Thursday, August 11, 2005


Why does life have to be such a damned learning process all the time? Learning, learning, so much with all the learning.

And it’s not like I’m learning the deeper meanings of string theory. I’m talking about basic human endeavors such as, let’s say, Don’t take the train to a sold-out show at Ravinia that features an artist you really really want to see, especially on a weeknight. Many parts of this directive are critical, apparently, but it wasn’t in the handbook. Breaking it down:

train = good for Shawn Colvin, for Ben Folds and Rufus Wainwright may require standing on the steps directly adjacent to the door, into which people will pile in at the next stop, with picnic baskets and chairs, before letting the poor unsuspecting commuters out
sold-out show at Ravinia = waiting six deep to board said train, sro on train, waiting in a sea of thousands to enter park, feeling lucky just to enter park before show starts, feeling lucky to find a patch of grass big enough to fit picnic blanket, feeling lucky to catch a brief glimpse of Ben Folds teeny-tiny head standing six-deep at the edge of the pavillion, feeling lucky you decided to listen to the second half of Ben Folds set from the train platform, which will be six deep with any number of drunk white people long before the show ends, knowing you’re lucky to get seats on the train, feeling slightly lucky at all to have gotten on this particular car, underneath an extremely loud bunch of people drunk on boxed wine
artist you really want to see = pavilion tickets yes, lawn seats next to video-game playing girl, not so much
weeknight = good for dinner at Irazu and maybe the first half of Law & Order, very sad when you’re not home and in bed until 12:22, feeling really horrible that you dragged your husband out there because he has to get up for work at 5:30

The one and a half songs I did see Ben Folds teeny head really brought this home, because as I suspected, he totally rocks out, and it’s something that needs to be seen. I almost bought a pretty cool forty-dollar track jacket that said Folds on the front, just to make myself feel better, but I resisted.

What I also want to know is, for the love of god, I knew I was too old for the Bottle, but am I too old for freaking Ravinia now?


B said...


You are fricken PETER PAN!

Everyone else is just too are young young young!!!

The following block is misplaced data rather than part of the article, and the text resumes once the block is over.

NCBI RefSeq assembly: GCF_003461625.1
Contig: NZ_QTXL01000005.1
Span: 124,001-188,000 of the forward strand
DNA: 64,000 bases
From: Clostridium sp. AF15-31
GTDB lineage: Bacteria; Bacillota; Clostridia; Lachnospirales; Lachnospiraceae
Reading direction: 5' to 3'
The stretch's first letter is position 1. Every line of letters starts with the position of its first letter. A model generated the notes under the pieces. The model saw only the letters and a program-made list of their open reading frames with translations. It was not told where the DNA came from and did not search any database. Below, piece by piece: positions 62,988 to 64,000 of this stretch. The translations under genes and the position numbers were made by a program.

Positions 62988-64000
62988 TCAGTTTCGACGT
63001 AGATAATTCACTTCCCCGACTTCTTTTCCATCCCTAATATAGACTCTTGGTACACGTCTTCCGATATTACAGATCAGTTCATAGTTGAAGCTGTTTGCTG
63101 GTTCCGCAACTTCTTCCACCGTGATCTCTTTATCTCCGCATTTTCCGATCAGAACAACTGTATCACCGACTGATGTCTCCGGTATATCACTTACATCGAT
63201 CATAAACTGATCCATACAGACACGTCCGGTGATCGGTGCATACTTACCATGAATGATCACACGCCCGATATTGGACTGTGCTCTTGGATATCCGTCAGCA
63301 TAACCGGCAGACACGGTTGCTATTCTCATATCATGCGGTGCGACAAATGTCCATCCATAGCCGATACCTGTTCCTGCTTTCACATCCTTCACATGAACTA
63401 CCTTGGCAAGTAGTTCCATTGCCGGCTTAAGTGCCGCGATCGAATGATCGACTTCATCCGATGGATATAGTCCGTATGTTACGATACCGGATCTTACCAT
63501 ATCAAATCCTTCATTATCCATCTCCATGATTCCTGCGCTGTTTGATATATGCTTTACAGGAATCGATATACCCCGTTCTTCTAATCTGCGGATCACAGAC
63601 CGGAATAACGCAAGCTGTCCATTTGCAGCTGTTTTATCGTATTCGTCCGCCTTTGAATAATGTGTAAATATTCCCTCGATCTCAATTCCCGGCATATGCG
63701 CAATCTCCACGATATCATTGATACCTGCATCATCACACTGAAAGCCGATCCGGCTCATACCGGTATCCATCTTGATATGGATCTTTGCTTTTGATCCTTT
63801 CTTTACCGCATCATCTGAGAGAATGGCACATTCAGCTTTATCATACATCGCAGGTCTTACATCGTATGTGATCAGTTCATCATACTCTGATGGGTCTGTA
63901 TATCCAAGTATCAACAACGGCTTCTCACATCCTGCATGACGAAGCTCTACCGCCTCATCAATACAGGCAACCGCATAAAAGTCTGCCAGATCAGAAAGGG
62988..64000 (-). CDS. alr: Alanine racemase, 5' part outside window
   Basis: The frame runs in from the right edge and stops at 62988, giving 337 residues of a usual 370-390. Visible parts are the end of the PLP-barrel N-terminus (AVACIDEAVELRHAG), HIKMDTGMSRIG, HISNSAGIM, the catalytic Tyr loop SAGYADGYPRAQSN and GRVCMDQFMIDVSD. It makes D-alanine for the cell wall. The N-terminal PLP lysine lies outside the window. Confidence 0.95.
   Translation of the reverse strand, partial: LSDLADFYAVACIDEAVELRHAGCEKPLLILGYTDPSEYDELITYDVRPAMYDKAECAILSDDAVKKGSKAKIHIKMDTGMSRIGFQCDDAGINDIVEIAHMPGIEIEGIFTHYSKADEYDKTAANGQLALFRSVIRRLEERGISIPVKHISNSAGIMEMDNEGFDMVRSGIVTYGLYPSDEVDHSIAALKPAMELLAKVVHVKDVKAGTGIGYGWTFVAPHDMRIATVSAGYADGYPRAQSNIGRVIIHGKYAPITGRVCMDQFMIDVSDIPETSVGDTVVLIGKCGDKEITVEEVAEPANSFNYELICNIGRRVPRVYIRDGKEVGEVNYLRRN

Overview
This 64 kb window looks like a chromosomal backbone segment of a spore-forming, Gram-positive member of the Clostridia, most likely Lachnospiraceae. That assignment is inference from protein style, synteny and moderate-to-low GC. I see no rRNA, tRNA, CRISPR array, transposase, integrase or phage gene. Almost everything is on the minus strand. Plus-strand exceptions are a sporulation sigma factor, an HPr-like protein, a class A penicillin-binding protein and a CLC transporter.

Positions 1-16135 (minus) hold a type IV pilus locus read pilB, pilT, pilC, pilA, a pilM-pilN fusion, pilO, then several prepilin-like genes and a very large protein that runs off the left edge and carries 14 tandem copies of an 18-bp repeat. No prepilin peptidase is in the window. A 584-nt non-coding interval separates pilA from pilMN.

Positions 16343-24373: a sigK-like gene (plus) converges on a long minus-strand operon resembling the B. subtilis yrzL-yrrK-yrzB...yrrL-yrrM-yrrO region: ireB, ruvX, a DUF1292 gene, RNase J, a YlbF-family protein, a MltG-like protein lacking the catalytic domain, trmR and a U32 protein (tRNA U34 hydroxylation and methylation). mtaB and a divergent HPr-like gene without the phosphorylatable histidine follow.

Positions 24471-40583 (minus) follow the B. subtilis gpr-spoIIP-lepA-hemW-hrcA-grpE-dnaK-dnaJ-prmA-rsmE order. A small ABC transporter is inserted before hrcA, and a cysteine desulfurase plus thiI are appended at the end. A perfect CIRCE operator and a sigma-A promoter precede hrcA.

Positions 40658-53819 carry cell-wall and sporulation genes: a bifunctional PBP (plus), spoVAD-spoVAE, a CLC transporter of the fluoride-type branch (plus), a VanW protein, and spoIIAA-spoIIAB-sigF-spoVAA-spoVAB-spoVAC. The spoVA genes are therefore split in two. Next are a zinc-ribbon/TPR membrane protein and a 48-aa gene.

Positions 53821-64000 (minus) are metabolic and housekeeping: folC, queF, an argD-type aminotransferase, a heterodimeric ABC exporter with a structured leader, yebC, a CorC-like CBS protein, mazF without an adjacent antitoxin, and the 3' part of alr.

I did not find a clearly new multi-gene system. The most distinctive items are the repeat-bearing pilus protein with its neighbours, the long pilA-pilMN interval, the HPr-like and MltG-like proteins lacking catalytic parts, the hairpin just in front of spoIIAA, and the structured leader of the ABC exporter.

(did this comment make you feel better??)

Betsy said...

Oh you're so cyuute, Byron! Thanks, sweetpea. The crazy thing is I don't feel old at all, in most ways I feel younger than ever, or maybe a good way to put it is, I wish I'd felt this good and happy in my twenties. But at the same time... I've never dealt with crowds very well. And when I see a show - I really want to see the show.

Meander said...

As you said, it really depends on the show. I saw Herbie Hancock. Most of the crowd was older; it was very relaxed, and the train home was a viable option. I can't stand to be claustrophobic on a lawn. (Maybe this makes ME old?)

Teodoro Callate said...

I don't think it's about old.

I've been to Ravinia a million times (grew up pretty close to there). It is my personal belief...and I have enough evidence that I think this is valid...that Ravinia is the single most overrated concert experience one can have. Horrible logistics, horrible acoustics, horrible sight lines...what you get is the nice outdoor experience. They've got that. But that can backfire, as I've been there when it was 40 degrees and I've been there when it was 90 degrees. Rain can suck. It's a total crapshoot.

Here are the parameters for Ravinia: Pay for the Pavillion seats for artists you want to see. You can picnic beforehand if you want to. Always plan on leaving early, even if it's someone you want to see. You just need to because of the horrible logistics. If you just want a night of music under the stars, go on a night where you don't mind that it's background music. The train is almost always a nightmare...seems like a good idea but it's not. The car can suck, too, because it can take 45 minutes to make the left turn onto the Edens...but at least you aren't dealing with boxdrunks sitting on your head.

Betsy said...

I've had much better experiences in the pavillion, it's true. And I think you're 100% right about your guidelines all the way around.

I'm so glad I'm not old. I didn't think so, there were plenty of people there way older than me.

Jackie said...

Eh, back in my day whippersnapper, we'd go to the Aragon Theater (snukkk! hock!) and see the Ramones, mit the Iggy Pop and zzzzzzz

Oddly enough, I've always considered Ravinia to be for the mature adults and all that. I did, however, work for a classical music nonprofit in the North Shore for a year, which probably 'splains it.

smussyolay said...

that night was my first time at ravinia. i was firstly and foremostly there to see rufus, however. i had pavilion seats, and it was nice. i've never even seen ravinia until that night.

i was supposed to be there with the person that opened my ears to the magic of rufus, though, so it was definitely bittersweet.

my telling of the tale is here . (god, i hope that html worked.)